Agreement is the first time digital platform workers in Spain have been included in a broader collective bargaining agreement, and could be a model to follow across the State after the passing of the ‘Riders Law’
The Gig Economy Project, led by Ben Wray, was initiated by BRAVE NEW EUROPE enabling us to provide analysis, updates, ideas, and reports from all across Europe on the Gig Economy.
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Riders who deliver food in the hospitality sector have been included for the first time in a hospitality collective bargaining agreement in the Basque Autonomous Community (BAC), in northern Spain.
The agreement, signed on Monday [28 June] between the Basque unions ELA and LAB, the majority employers’ association in the BAC, the Basque Hospitality Federation and Confebask, is the first time that digital platform workers in Spain have been included in a broader labour agreement, and comes shortly after the passing of the Spanish Government’s ‘Riders Law’, which establishes a legal presumption that riders are workers, and not self-employed.
The agreement, supported by the ‘Riders for Rights’ network, means the riders will have a regulated salary of between €18,700 and €21,500 for full-time delivery workers and an annual working day of between 1,723 and 1,750 hours, as well as the application of the rest of the conditions of work established in the hotel and catering agreement.
ELA stated that the agreement was “a first step towards regulating the working conditions of the Riders through collective bargaining after the consideration of their employment relationship.”
A union spokesperson added: “ELA will push for starting salaries for the collective to be above €1200 per month. The precedent for this situation is the signing of the first agreement that ELA has signed with an absolute majority for supermarket delivery staff”.
ELA are also aiming to expand the agreement to include the region of Navarre.
Mikel ‘Betelu’ Alvarez, organiser of LAB Social, which organises precarious workers in the Basque Country, said the agreement was a “stepping stone to start negotiating for improved working conditions in the rider sector.”
He explained: “The basis is good, as it allows us to negotiate specialities in the framework of collective bargaining and to overcome the isolation and atomisation that home delivery workers were suffering from.
“If the first qualitative step was to get the workers out of the false autonomy and to include them in the general regime, this second step is part of the dynamic of the trade union struggle: to collectivise the problems of the sector, to organise the workers, to take up struggles and to provide collective solutions.”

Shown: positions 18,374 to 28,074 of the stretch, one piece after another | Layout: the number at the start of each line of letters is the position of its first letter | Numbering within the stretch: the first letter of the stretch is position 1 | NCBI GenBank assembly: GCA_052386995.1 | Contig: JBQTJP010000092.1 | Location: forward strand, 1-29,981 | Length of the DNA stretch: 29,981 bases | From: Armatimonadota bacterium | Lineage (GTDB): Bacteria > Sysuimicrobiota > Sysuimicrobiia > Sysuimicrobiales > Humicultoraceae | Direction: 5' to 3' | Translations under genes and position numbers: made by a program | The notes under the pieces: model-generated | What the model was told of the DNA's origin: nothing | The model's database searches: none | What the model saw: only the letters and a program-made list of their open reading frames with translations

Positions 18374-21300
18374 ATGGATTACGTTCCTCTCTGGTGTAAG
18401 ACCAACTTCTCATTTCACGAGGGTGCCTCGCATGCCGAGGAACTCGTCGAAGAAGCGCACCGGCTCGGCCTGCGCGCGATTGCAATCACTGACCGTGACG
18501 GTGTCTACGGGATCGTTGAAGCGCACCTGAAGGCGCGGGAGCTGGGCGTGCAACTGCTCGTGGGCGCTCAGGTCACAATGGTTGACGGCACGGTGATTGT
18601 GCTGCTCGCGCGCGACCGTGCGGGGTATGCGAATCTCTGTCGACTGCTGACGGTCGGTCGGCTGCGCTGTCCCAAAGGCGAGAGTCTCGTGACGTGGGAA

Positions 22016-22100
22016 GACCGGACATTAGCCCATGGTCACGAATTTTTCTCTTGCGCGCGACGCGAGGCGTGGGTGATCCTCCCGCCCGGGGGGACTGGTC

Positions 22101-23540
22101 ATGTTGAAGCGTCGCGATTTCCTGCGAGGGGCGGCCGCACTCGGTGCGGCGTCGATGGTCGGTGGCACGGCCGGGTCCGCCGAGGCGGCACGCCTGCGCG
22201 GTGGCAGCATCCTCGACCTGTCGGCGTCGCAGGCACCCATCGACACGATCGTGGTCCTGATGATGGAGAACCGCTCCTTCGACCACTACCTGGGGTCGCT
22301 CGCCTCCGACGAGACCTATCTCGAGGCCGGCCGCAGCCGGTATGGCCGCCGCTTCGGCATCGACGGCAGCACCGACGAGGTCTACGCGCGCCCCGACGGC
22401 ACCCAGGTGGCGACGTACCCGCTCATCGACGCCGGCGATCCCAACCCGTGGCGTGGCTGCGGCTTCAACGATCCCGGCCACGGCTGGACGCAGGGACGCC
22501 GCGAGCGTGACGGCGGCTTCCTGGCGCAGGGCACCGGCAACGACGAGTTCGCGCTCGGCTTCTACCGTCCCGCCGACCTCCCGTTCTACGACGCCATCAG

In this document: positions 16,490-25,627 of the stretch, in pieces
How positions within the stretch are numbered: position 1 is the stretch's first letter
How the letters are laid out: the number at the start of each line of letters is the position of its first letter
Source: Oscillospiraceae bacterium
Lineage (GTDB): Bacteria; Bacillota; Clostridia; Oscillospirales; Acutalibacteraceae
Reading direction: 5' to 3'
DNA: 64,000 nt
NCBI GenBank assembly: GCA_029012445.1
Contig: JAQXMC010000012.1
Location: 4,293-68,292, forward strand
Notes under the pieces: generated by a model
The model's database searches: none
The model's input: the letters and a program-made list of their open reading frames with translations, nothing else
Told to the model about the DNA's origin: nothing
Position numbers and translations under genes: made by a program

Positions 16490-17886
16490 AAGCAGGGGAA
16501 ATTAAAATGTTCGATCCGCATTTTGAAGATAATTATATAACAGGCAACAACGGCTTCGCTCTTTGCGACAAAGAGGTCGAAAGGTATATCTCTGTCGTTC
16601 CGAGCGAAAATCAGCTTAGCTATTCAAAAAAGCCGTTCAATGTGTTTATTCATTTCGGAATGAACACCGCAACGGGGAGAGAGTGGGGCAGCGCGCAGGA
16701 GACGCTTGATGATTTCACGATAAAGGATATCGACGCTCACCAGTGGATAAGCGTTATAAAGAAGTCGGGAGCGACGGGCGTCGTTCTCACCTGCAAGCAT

It has been suggested that following the Riders Law food delivery workers may seek to be included in broader categories of work to become part of wider collective bargaining agreements, such as in logistics. Alvarez told the Gig Economy Project that the inclusion of riders within hospitality was because a precedent already existed at the level of the Spanish state, and therefore this could be a model to follow in other Spanish regions.
“It can be a model, it can lead the way,” Alvarez said. “It is the first time in the Spanish state that an agreement has been signed whereby digital platform workers are integrated into a broader agreement. In this case, we have opted for the hotel and catering agreement, as there was a precedent at state level: the signing of the Spanish Hotel and Catering Labour Agreement (ALEH) in 2019, where it was suggested that riders also formed part of this area.”
Digital platform employers have been given three months following the passing of the Riders Law to implement the new worker status, leading to union fears that the time is being used by platforms to root out unionised riders and establish a sub-contracting system which will ultimately degrade pay and conditions.
In May, a court in Bilbao ruled in favour of 300 riders having employment status with Glovo, the Spanish food delivery platform, forcing the company to make €343,814 in social security back payments to the Labour Inspectorate. The court ruling was the first of its kind in the Basque Country, but one of almost 50 across Spain which have ruled in favour of an employment relationship between riders and digital platforms.
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